1. Twelve healthy young men took part in this investigation of the effect of oral theophylline and dipyridamole (two drugs known to affect the pharmacological effects of the purine nucleoside adenosine) on the respiratory response to isocapnic hypoxia.
2. The subjects underwent hypoxic rebreathing manoeuvres after 3-day pretreatments with each of the drugs for 12 h and were at least 2 h postprandial. For each in-Minute ventilation, the maximum rate of isometric inspiratory pressure development at the mouth and the ratio of inspiratory duration to total breath duration were analysed breath-by-breath and regressions of these variables upon the haemoglobin oxygen saturation were performed.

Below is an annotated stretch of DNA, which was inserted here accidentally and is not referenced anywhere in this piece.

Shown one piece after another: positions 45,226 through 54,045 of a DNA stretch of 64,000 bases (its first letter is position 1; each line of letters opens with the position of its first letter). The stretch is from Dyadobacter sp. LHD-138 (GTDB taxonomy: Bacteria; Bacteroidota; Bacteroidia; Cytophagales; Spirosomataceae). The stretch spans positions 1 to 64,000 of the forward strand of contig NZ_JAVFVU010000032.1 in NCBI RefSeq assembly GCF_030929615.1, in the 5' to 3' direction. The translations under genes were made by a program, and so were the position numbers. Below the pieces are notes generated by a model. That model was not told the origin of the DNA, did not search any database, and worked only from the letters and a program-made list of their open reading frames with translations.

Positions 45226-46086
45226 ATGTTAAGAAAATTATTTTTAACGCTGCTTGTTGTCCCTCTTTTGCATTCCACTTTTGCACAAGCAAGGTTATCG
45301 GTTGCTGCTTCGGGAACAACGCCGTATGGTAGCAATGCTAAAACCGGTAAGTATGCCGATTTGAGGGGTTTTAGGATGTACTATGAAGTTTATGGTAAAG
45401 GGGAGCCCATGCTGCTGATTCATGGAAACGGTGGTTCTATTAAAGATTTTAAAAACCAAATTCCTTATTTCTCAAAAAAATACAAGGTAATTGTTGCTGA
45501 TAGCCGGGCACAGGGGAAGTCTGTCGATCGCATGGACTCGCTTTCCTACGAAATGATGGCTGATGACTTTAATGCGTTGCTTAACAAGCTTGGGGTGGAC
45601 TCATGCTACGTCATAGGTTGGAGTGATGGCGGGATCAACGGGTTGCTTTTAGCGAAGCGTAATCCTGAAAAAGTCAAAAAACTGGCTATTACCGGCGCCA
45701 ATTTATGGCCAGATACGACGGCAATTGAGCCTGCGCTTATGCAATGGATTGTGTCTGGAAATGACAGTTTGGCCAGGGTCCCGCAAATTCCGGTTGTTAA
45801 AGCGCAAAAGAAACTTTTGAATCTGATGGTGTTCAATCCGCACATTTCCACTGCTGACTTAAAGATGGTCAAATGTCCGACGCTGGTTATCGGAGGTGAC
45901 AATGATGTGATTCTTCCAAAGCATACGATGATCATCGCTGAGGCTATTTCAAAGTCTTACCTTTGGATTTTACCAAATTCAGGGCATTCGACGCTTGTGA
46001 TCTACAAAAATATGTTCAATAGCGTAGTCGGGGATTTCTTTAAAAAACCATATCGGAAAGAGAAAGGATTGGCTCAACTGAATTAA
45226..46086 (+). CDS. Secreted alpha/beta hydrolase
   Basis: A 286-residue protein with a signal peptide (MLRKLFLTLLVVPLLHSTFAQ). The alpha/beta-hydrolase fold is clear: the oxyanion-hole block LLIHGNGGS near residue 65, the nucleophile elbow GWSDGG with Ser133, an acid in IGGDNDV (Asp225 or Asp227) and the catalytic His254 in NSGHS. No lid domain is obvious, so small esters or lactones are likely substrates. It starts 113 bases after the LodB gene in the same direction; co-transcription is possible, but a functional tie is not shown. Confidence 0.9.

3. The slopes and intercepts of the lines describing the relationships of minute ventilation and the maximum rate of isometric inspiratory pressure development at the mouth with haemoglobin oxygen saturation were unaffected by the study drugs, and no differences in the pattern of breathing were observed.
4. We conclude that oral administration of these drugs does not result in alteration of the response of the respiratory system to progressive isocapnic hypoxia.
5. This suggests that either adenosine has no physiological role in hypoxic respiratory control as measured, or that it has opposing peripheral chemoreceptor and central respiratory centre effects which could not be distinguished by the techniques used.